| University of Sfax|
Sfax (Arabic: صفاقس Ṣfāqes; Berber: Sifaks) is a city in Tunisia, located 270 km (170 mi) southeast of Tunis. The city, founded in AD 849 on the ruins of Taparura and Thaenae, is the capital of the Sfax Governorate (about 955,421 inhabitants in 2014), and a Mediterranean port. Sfax has a population of 330,440 (census 2014). The main economic activities of Sfax are industries (phosphate processing), agriculture (olive and olive oil, nuts), fishing (largest fishing port in Tunisia) and trade (import-export). The city is often described as Tunisia's "second city" (after the capital Tunis).
During the Roman Empire Sfax was a town called Taparura.
By the end of the 10th century, Sfax, had become an independent city-state. The city was conquered by Roger II of Sicily in 1148 and occupied until it was liberated in 1156 by local forces, and was briefly occupied by European forces again; this time by the Spanish, in the 16th century, before falling into Ottoman hands this time. Sfax became an integral base of the Barbary piracy, prompting an unsuccessful invasion by Venice in 1785.
When the Bey of Tunis signed the Bardo Treaty, in 1881, making Tunisia a protectorate, an insurrection broke out in Sfax. Six ironclads were dispatched from Toulon (Colbert, Friedland, Marengo, Trident, Revanche, Surveillante) to join the French Navy ships in Tunisian waters. In Sfax, three ironclads from the Division of the Levant were already present (Alma, Reine Blanche, La Galissonnière), together with four cannon boats. Sfax was bombarded, and on 16 July the city was taken by the French after hard fighting, with 7 dead and 32 wounded for the French.
During World War II, the Axis powers used the city as a major base until British forces took it on 10 April 1943. After World War II, Tunisia was returned to France, but gained independence in 1956.
The A1 motorway connects Sfax with Tunis. A narrow gauge railway system of SNCFT offers passenger services to Tunis and delivers phosphates and iron ore for export. Sfax is served by Sfax – Thyna International Airport and Syphax Airlines has regularly scheduled flights to Paris-Charles de Gaulle Airport, Montréal–Pierre Elliott Trudeau International Airport, Sabiha Gökçen International Airport, Tripoli International Airport, and charter flights to Jeddah Airport for the pilgrimage to Mecca.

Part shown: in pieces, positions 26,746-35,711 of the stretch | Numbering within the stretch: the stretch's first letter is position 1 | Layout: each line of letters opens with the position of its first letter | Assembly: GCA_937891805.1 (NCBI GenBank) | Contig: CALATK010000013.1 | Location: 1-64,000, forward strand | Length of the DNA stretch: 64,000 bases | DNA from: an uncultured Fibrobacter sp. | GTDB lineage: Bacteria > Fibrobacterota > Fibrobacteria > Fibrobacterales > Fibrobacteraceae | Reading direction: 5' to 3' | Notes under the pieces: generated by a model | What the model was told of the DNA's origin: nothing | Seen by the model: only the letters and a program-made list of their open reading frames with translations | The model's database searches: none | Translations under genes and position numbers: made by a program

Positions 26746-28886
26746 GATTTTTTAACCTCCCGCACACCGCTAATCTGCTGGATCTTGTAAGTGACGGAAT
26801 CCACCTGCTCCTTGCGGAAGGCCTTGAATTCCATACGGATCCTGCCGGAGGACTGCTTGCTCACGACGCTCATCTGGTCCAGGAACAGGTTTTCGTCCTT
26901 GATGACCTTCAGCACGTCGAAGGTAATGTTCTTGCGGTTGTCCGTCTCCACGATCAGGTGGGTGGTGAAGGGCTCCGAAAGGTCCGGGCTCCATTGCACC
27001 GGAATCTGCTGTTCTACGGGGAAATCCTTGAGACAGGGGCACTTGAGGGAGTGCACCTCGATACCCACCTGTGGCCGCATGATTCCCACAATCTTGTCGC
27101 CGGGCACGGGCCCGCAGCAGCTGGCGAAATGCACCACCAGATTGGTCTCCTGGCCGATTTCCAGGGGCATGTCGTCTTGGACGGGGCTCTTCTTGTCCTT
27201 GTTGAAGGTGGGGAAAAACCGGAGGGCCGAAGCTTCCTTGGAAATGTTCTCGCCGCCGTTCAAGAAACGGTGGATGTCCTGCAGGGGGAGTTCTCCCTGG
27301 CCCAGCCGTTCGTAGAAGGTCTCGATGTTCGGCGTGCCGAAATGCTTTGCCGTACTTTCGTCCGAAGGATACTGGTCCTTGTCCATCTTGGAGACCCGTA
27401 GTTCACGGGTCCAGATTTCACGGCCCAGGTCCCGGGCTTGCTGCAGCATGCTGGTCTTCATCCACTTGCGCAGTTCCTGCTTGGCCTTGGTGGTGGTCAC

Founded in 1961, Radio Sfax broadcasts twenty hours a day on MW 720 kHz/105.21 MHz.
Sfax has a hot semi-arid climate (Köppen BSh). Owing to its sheltered location relative to Mediterranean Sea winter storms, Sfax receives half the rainfall of Tunis and less even than the major cities of Libya (Tripoli and Benghazi). Summers, like all of North Africa, are hot and almost rainless, whilst winters are very pleasant with only light rain usual.
The University of Sfax includes:ENIS (École Nationale d'Ingénieurs de Sfax) issued a number of well-known scientists and industrialists.
ESCS (École Supérieure de Commerce de Sfax) issued a number of managers, Economy and Management researchers and young entrepreneurs.
FLSHS (Faculté des Lettres et des Sciences Humaines de Sfax) issued a number of renowned poets and prose writers.
Sfax Faculty of Medicine (Faculté de Médecine de Sfax).
ISAAS (Institut Supérieur d'Administration des Affaires de Sfax)
FSEGS (Faculté des Sciences Économiques et de Gestion de Sfax).
ISIMS (Institut Supérieur d'Informatique et de Multimédia de Sfax).
FDS(Faculté de Droit de Sfax)(http://www.fdsf.rnu.tn/)
ISAMS (Institut Supérieur des Arts et Métiers de Sfax)
CS Sfaxien, a club of football (soccer), volleyball, basketball and rugby.
Max Azria, fashion designer
Mamdouh Bahri, artist, composer and jazz guitarist and teacher now living in France
Hédi Bouraoui, poet and writer now living in Canada
Nouri Bouzid, film director
Hamdi Braa, basketball player
Mohamed Charfi, academic, politician, jurist and scholar, a committed Francophile and supporter of "reasoned" secularism, he headed the Tunisian League of Human Rights before being appointed to head the Department of Education.
Moncef Dhouib, director and screenwriter
Tom Dixon, industrial designer
Mohamed Gouaida, footballer
Farhat Hached, trade union leader assassinated by the French government
Mohamed Jamoussi, artist, poet, composer and famous singer
Claude Kayat, Franco-Swedish writer and dramatist, winner of the 1997 Prix Ève Delacroix
Mounir Laroussi, scientist, inventor
Christian Lauba, composer
Mansour Moalla, former Minister of Economy, economist and banker
Georges Perec, writer
Hatem Trabelsi, former football player for Ajax Amsterdam, Manchester City and the Tunisian national team
Sfax is twinned with: Grenoble, France